MAGAZINES STAY ON DOWNWARD COURSE IN 1ST HALF;WIDESPREAD DROP IN READERS AS PUBLISHERS GET MORE PICKY

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Mass-circulation magazines continue to be cut down to size.

A whopping 60% of the top 50 titles by circulation registered declines in the first half of 1996, according to Audit Bureau of Circulations and BPA International.

Of the 526 titles tracked by the Audit Bureau, Dan Capell, managing director of circulation consultancy Vos, Gruppo & Capell, said, "there were 50% showing circulation declines-that's the highest number reporting declines in the 15 years that I have been tracking it."

LAUDING RESULTS

Although these numbers might seem alarming, most circulation executives applauded the trend, saying it meets their goal of dumping marginal readers and reducing circulation bonuses above rate bases promised to advertisers.

Hearst Magazines, for example, moved last November to shed unprofitable circulation by cutting rate bases an average of 10% for 13 of its 16 monthlies. For the first half of '96, according to the audit bureau, Hearst's average paid circulation was down 5.9%, including a 6.1% drop in subscriptions and a 5.4% drop in single-copy sales.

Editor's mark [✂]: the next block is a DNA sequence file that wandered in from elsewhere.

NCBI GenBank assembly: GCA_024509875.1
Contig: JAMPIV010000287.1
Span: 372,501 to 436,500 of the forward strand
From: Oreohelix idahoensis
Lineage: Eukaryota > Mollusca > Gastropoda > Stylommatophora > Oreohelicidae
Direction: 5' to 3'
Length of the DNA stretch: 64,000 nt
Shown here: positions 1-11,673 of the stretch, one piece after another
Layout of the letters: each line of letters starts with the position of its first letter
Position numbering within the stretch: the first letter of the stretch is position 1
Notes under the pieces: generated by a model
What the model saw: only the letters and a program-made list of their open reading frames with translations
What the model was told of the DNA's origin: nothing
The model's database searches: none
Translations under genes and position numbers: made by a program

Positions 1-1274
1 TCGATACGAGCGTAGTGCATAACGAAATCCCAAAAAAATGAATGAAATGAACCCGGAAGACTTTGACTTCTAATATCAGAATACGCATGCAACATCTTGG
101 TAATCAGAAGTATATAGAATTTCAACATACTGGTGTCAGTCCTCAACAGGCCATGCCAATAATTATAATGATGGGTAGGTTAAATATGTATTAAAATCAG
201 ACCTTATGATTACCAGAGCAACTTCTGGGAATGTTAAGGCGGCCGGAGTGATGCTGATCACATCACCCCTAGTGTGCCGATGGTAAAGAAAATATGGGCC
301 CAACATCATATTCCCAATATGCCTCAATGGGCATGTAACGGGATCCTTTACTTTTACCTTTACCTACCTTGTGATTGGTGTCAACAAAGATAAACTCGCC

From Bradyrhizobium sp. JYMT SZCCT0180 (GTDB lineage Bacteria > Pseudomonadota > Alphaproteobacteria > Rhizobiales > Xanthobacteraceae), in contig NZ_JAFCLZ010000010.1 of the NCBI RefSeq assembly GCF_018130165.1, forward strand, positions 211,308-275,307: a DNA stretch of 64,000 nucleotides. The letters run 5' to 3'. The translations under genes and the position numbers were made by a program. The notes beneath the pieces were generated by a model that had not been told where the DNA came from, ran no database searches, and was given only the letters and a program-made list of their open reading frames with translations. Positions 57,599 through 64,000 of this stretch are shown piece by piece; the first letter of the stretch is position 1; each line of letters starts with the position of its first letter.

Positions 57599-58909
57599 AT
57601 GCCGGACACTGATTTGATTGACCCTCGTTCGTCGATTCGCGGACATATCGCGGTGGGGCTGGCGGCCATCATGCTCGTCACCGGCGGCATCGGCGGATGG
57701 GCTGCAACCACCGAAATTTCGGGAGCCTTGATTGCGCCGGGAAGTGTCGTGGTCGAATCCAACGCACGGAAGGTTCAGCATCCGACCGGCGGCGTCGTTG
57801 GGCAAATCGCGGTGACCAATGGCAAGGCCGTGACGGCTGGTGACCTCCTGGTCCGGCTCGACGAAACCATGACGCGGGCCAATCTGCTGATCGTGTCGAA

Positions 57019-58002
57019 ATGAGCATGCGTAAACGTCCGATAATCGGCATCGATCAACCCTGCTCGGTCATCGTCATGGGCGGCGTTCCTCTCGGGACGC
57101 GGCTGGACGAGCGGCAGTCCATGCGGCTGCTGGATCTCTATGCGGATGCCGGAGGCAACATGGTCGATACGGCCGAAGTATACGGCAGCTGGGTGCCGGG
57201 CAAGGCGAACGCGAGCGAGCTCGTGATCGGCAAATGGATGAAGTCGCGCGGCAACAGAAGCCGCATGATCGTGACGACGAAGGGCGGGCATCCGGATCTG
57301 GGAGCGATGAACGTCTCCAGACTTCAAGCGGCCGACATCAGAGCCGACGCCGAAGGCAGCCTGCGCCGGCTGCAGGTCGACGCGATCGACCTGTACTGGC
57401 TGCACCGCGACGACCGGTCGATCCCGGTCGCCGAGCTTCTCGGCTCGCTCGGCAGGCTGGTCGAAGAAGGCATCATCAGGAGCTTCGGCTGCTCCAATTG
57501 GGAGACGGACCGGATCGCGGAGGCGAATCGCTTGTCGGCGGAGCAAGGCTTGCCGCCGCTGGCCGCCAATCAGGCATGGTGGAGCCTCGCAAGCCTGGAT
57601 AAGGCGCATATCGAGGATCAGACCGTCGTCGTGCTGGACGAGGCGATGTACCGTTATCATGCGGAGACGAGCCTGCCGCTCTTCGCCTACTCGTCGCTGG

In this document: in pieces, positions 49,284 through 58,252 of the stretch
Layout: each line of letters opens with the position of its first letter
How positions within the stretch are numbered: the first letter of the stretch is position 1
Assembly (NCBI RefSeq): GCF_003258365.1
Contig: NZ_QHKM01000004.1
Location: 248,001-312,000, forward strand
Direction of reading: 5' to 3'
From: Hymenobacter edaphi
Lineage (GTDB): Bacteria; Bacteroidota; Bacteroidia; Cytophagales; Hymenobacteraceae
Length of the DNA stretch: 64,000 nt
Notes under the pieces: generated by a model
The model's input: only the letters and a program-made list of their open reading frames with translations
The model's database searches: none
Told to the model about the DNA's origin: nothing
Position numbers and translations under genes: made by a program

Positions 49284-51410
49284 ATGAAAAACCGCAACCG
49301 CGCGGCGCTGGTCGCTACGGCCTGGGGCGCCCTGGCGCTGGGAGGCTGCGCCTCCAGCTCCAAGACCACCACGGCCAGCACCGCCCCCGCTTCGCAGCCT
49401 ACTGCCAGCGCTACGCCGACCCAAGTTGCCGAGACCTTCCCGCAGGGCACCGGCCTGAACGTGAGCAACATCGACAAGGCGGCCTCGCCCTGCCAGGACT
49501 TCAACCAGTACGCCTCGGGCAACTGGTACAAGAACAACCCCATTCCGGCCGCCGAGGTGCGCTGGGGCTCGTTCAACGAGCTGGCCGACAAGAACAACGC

"The strategy has worked very, very successfully. Asking readers to pay more going forward is a key part of the strategy," said Hearst President Cathleen Black, who anticipates further circulation decreases in the second half.

Paid total circulation at Hearst dropped on every title except Harper's Bazaar, up 4% to 732,233. Cosmopolitan dipped 0.5% to 2.56 million, despite a 13.8% gain in subscriptions to 847,917. Good Housekeeping had similar results: Total circulation fell 1.8% to 5.03 million but single-copy sales jumped 8.1% to 1.21 million as Editor in Chief Ellen Levine held the newsstand price at $1.95.

BUCKING THE TREND

One of the few Hearst titles to escape the edict to trim circulation was SmartMoney, a joint venture with Dow Jones & Co.; its paid circulation rose 18.7%.

At Conde Nast Publications, flagship Vogue was flat at 1.14 million while Vanity Fair tumbled 4.8% to 1.12 million. Six of the company's titles were up, while the other seven posted decreases.

Among Time Inc.'s top three magazines, People fell 0.5% to 3.36 million; flagship Time was up just 0.9% to 4.13 million; and Sports Illustrated rose 1.4% to 3.38 million. Time Inc.'s Martha Stewart Living remains on the fast-growth track, up 46.8% to 1.78 million paid.

Virtually the only titles delivering large circulation gains and substantial bonuses for advertisers are younger upstarts. Meigher Communications' Saveur jumped 49.4% to 204,436, while Goldrush Media's Vibe rose 41.4% to 426,005.

WHOLESALERS TO BLAME?

Consolidation among national wholesalers may also be driving circulation down.

Wholesalers are being probed by the U.S. Justice Department for possible anti-competitive practices. Although no charges have been brought in the two-year investigation, a spokesman for Justice said, "Our investigation is continuing into the possibility of anti-competitive practices in the distribution of magazines."

"We think the impact of the wholesaler consolidation seems to be having a negative impact on retail sales as well," said John Squires, senior VP-consumer marketing at Time Inc.M

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